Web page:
Leaving the Rat Race to Save the World

How to enhance your high-tech career with new skills -- and meaning.

Ryan Whitney had been back in the U.S. less than two months when he received an urgent call from Geekcorps.

The nonprofit service agency wanted him to travel to Cape Town to help a consortium of African universities develop and promote open-source software. Although Whitney had just spent nine months backpacking through Central America, he leapt at the chance to return to foreign soil.

Whitney isn't some rudderless techie with time to kill. Before hitting the road, he had been earning six figures as an independent IT contractor, but he couldn't shake the feeling that something was missing in his career.

"Over the last couple of years, I realized that technology wasn't the problem; I just had the wrong job," Whitney says. He called it quits in the summer of 2007 and enlisted with Geekcorps. "Geekcorps was an opportunity to do some good with my skills," he explains.

Whitney is just one of a growing number of seasoned IT professionals trading in annual bonuses and executive perks to volunteer their time and expertise in developing countries. In fact, phone calls and e-mails from techies interested in registering with Geekcorps have increased 30% over the past year, says Karen Muir. "We have more geeks now than we have projects," she admits.

Muir is senior director of program development at Geekcorps' parent organization, the International Executive Service Corps. Geekcorps itself is a nonprofit that sends highly skilled IT professionals to developing countries to assist in computer infrastructure development projects.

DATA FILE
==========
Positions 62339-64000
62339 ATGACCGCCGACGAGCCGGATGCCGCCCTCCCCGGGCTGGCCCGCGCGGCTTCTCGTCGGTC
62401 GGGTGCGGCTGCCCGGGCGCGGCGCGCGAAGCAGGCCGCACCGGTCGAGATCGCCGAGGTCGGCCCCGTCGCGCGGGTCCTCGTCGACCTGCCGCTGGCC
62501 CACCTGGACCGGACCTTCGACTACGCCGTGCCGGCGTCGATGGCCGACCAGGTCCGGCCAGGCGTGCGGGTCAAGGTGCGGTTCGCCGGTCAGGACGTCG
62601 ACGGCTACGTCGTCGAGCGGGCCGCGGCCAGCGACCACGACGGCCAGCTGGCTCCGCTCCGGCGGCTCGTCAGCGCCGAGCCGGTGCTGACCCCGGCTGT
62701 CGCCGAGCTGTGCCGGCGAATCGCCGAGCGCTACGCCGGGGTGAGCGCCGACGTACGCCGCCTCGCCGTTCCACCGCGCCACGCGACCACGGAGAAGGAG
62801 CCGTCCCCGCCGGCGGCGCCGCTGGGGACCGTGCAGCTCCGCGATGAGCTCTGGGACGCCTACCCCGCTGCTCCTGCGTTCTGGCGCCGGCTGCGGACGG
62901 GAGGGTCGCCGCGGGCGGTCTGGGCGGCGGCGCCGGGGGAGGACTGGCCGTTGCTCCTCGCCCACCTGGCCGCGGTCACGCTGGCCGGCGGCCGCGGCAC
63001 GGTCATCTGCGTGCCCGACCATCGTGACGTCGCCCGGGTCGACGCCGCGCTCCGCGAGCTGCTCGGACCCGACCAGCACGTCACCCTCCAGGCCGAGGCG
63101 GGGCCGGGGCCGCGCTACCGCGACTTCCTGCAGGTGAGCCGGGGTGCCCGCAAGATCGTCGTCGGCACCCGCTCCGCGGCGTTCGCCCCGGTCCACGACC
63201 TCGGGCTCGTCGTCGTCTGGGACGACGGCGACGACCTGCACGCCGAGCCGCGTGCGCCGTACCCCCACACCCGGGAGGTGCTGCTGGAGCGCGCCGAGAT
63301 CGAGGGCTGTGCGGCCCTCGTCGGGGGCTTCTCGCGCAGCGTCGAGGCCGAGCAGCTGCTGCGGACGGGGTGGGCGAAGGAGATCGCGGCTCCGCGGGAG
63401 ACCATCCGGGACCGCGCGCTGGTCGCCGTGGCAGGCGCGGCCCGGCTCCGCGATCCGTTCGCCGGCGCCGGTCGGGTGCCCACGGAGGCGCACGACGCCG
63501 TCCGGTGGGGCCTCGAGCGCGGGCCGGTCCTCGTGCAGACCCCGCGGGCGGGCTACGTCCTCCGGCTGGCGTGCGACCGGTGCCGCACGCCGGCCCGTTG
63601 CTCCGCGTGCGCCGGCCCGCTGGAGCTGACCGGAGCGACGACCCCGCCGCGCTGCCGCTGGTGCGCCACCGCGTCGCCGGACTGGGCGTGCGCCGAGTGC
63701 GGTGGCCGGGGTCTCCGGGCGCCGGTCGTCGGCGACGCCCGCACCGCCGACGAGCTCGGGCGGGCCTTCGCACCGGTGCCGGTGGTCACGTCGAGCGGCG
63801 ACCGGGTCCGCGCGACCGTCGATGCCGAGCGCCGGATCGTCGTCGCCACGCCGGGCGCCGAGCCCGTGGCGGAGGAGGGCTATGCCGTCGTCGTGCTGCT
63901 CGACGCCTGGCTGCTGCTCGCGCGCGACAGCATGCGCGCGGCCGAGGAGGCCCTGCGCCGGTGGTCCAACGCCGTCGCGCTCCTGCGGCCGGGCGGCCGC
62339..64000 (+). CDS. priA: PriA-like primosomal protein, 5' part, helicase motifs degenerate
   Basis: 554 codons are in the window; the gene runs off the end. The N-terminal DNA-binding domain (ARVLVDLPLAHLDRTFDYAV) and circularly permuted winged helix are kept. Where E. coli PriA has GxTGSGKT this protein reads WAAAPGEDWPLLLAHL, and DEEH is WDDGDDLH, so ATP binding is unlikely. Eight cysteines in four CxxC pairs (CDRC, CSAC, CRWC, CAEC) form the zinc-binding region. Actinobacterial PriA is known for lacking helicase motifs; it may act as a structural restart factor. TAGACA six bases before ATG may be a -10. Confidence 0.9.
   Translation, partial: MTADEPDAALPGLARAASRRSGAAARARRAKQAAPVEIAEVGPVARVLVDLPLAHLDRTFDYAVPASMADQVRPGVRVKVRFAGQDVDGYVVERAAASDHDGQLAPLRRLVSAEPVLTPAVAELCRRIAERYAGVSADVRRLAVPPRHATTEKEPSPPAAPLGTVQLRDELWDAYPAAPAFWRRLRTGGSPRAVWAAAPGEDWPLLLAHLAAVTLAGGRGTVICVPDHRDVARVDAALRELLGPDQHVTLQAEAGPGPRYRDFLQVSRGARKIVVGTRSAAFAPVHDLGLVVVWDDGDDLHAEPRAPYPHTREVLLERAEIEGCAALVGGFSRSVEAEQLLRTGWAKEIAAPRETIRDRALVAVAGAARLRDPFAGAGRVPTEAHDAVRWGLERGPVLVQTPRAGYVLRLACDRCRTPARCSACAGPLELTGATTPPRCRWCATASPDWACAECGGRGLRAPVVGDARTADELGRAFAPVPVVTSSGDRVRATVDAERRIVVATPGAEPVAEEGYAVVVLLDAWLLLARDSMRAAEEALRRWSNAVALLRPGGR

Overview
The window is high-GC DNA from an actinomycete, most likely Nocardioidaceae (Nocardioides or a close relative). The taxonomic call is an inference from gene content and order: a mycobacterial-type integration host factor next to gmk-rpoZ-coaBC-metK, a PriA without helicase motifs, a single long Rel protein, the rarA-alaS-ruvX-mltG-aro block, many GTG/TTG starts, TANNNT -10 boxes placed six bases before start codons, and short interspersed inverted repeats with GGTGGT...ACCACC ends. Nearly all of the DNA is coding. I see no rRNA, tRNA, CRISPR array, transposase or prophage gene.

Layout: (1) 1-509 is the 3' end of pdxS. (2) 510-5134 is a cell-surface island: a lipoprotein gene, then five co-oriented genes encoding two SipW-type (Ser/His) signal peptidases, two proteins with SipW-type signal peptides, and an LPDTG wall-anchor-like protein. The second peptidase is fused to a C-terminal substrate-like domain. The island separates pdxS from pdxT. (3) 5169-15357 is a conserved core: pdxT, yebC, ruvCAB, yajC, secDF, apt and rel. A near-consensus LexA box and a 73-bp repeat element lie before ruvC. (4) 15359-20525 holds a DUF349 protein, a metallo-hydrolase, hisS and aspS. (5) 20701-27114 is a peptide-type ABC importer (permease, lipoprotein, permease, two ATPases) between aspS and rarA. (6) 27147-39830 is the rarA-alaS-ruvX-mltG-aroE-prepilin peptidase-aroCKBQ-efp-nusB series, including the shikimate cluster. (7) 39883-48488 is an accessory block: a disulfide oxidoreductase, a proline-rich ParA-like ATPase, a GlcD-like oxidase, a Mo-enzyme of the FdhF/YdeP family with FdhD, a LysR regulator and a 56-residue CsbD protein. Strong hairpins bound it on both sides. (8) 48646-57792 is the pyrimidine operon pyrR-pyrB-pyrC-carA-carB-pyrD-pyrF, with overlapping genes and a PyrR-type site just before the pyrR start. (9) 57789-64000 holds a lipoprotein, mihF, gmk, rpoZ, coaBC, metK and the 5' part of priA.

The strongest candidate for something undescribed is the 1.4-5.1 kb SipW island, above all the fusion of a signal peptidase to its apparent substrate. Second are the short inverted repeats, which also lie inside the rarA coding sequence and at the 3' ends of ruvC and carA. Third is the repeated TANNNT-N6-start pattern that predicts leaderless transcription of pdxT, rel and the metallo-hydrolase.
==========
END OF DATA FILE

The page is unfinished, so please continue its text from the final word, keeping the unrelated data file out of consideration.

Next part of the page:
It's one of a number of nonprofits such as NetHope, Engineers Without Borders and ACDI/VOCA that send teams of techies around the world for two to 12 months to offer technology training and resources -- for free.

Corporate Cooperation

But nonprofit organizations aren't the only facilitators of volunteer activity. Although the turn-of-the-millennium's dot-com bust drove yesterday's techies into the arms of nonprofits, and today's economy may have the same effect, healthy companies have also been supporting volunteerism.

"Companies now have a renewed sense of giving employees the flexibility to do volunteer work," says Muir. For example, earlier this year, IBM launched a program called Corporate Service Corps to send 100 employees to Romania, Turkey, Vietnam, the Philippines, Ghana and Tanzania to work on projects that combine economic development and IT. And the response was impressive: More than 5,000 employees applied to participate.

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